Sunday, April 22, 2012

Olive Oil Lamps

Need non-electric lighting for emergencies? With this simple project, you can make an olive oil lamp using common household materials.
Replica of Canaanite Oil Lamp   Replica of Herodian Oil Lamp   Tutankhamin's Triple Alabaster Oil Lamp
For thousands of years, people have used olive oil not only as a way to flavor food, but also as a source of light and heat.
Olive oil has a very high flash point (190 degrees Celsius for virgin oil, and 210 degrees Celsius for refined oil), which means it does not burn as easily as other vegetable-based oils. Olive oil is also odorless when burned, although you can add other aromatics like herbs to give the burning oil a pleasant scent.

Olive oil lamps are  reliable, plus they burn bright and long. Another  benefit of olive oil is that if the lamp gets knocked over, it stops burning because it has a high flash point, meaning that it’s not a very flammable material. As a result, an olive oil lamp is far safer than a candle or kerosene lantern.

The key to burning olive oil is to keep the wick saturated at all times. The thickness of the oil affects the capillary action so soaking the wick in oil before lighting it works best. Use wicks with a large weave or even tightly twisted strips of cotton cloth. You can also make a wick from a cotton swab. Dip the swab into the oil and then twist the oiled end off of the swab stick and shape it into a teardrop. Float the "teardrop" onto the oil and light. Use low-grade olive oil. It will burn just as well as any high-grade olive oil, but will be cheaper. A little will go along way because it burns quite slowly.

If you have problems with it smoking when you blow it out, use wet fingers to put out the flame, or just douse it with the oil in the jar.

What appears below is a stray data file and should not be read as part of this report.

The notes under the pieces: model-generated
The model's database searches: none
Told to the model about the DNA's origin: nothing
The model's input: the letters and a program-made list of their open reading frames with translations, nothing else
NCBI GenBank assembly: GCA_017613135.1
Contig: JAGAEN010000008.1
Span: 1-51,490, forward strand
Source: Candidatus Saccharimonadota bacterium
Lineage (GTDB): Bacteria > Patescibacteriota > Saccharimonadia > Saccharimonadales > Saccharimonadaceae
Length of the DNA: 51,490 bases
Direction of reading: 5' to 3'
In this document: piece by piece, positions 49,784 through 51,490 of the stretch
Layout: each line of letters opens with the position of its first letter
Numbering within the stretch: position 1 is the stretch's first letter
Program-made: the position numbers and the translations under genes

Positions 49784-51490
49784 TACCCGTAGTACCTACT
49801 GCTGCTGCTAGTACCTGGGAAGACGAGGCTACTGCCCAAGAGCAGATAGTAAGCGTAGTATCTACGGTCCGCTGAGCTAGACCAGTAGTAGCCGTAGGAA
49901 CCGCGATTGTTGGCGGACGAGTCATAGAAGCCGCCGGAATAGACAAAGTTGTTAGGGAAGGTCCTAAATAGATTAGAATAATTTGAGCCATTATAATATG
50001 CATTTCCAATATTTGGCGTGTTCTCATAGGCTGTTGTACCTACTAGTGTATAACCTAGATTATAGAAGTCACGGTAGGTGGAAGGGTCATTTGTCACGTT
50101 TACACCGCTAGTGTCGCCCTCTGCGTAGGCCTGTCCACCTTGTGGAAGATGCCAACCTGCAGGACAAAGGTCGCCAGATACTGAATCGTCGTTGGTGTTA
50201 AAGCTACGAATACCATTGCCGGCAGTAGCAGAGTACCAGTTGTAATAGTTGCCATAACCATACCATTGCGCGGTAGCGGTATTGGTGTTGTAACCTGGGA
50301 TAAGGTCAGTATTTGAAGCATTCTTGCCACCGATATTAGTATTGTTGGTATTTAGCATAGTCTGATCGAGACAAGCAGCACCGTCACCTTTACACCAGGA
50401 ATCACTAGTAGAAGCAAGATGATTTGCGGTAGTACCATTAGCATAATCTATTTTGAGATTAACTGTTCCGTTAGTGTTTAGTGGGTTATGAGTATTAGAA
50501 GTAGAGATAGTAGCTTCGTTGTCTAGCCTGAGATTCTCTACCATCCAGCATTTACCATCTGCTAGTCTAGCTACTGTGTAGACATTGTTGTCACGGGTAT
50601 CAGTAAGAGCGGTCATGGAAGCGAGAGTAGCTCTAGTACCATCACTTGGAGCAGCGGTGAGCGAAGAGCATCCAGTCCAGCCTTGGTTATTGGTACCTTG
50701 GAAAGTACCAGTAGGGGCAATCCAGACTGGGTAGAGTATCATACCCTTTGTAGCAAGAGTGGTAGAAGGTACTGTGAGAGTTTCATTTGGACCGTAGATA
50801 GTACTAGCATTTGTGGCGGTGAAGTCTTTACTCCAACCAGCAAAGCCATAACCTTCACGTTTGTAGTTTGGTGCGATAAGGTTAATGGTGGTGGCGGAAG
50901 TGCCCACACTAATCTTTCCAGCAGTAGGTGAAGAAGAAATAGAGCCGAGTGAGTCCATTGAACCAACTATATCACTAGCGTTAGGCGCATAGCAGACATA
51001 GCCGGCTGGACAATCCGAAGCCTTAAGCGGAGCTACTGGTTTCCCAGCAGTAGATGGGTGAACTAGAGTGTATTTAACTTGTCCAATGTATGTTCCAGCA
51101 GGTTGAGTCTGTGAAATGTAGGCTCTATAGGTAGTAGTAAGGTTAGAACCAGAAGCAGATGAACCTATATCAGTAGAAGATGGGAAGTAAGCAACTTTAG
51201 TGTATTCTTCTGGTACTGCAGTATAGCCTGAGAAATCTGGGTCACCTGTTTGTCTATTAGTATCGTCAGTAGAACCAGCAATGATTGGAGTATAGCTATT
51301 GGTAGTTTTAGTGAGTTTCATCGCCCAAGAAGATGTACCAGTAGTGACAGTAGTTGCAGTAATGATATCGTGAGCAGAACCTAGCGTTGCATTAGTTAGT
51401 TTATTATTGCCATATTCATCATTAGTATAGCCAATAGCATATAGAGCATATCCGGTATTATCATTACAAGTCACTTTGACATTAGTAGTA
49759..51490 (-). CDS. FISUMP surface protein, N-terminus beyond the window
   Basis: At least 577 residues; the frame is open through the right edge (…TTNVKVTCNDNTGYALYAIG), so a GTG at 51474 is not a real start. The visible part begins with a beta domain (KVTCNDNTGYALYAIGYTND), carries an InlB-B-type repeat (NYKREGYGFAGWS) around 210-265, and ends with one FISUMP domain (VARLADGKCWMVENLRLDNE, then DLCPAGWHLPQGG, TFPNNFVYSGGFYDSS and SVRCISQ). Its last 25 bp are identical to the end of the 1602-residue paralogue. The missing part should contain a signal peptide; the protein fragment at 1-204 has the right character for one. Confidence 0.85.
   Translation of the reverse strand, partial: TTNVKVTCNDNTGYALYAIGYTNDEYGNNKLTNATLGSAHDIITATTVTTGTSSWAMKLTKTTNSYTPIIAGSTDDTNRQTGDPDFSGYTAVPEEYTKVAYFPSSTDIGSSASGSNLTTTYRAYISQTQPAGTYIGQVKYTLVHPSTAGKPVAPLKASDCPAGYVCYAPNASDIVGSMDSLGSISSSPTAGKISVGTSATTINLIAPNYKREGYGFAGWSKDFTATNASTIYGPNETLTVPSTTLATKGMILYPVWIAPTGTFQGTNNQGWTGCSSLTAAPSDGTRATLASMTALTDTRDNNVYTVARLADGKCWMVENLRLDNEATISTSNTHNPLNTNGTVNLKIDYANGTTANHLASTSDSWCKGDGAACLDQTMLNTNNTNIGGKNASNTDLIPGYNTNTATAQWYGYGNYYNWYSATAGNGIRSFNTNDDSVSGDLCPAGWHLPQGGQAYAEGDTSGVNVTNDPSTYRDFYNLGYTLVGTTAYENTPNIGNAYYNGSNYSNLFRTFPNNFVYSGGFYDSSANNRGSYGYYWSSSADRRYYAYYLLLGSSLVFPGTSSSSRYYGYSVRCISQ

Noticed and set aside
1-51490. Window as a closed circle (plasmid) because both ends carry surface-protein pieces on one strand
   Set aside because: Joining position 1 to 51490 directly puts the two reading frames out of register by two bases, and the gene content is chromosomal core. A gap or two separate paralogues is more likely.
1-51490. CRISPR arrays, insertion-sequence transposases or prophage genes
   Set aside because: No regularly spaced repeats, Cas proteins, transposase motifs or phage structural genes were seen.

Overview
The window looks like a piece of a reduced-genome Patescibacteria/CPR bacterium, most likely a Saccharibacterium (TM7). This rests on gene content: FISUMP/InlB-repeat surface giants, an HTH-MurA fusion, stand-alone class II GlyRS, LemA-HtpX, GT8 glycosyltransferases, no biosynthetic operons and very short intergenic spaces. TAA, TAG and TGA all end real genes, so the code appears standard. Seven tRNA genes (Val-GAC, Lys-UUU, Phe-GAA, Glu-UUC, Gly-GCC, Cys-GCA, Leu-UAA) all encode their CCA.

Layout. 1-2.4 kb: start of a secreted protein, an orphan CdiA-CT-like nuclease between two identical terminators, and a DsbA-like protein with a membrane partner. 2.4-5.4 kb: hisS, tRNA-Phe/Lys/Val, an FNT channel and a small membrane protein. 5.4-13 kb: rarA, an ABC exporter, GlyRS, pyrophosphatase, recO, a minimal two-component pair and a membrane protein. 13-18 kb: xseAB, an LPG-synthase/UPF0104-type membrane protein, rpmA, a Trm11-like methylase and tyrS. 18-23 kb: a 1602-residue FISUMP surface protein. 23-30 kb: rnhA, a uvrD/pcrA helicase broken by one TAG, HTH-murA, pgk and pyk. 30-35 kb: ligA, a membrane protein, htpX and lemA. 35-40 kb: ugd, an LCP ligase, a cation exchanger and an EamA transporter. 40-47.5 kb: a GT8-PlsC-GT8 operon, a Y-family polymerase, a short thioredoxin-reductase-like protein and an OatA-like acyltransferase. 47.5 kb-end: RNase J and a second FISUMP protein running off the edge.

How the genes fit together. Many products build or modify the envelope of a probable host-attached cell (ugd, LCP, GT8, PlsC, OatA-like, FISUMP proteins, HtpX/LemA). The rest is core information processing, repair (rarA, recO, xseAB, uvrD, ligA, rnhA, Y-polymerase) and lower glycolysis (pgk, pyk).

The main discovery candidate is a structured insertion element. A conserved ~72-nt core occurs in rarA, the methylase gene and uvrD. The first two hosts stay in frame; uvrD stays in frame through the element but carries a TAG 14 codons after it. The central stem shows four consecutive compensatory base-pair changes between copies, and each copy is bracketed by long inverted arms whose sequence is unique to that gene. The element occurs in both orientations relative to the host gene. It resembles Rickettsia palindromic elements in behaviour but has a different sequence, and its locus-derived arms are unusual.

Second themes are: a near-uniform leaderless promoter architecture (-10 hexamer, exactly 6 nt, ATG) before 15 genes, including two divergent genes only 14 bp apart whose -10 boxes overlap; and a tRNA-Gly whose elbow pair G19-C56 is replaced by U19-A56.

Make An Olive Oil Lamp

To make an olive oil lamp, you need the following tools and materials:
•Glass jar
•Craft wire (the length must be at least twice the height of the jar)
•Wick (you can buy wicks from an arts-and-crafts supply store, or you can make an improvised wick from scraps and strips of long-weave cotton cloth)
•Long-nosed pliers
•Olive oil

1.To make the wick holder, make a J-shape from the craft wire. Shape the wire so that you have a flat base for the wire to rest, a small hook at the end to hold the wick, and a larger hook at the other end to prop and secure it to the rim of the jar. The hook for the wick should be at least an inch high from the bottom of the jar.

2.Thread one end of a wick or other wicking material into the coil. At least a quarter inch of the wick must be above the surface of the oil when you fill the jar. That way, you don’t risk burning the oil or smothering the flame.

3.Fill the jar with olive oil, making sure that you leave enough room for the exposed quarter inch of the wick.

4.Allow the wick to absorb as much of the oil as it can before lighting it.

If you want a scented olive oil lamp, try adding some aromatic flowers and herbs to the oil. Remember that once you have used a batch of olive oil for lighting or fuel, you shouldn’t use the same batch for cooking or flavoring your food.

Other Oils:
•Lampanate oils are a grade of olive oil used exclusively for burning. Lampanate oils are not fit for cooking or human consumption.
•Aged oils. Old batches of olive oil can be used for some recipes in the kitchen, but they’re a cheaper source of fuel for oil lamps than extra virgin olive oil. Aged oils also have a higher smoke point.
•Rancid oils. Instead of throwing away rancid batches of olive oil, you can still use it as a fuel for olive oil lamps. The fuel itself may smell bad, but the burning oil will not release any unpleasant smell.

A simple Mason jar olive oil lamp

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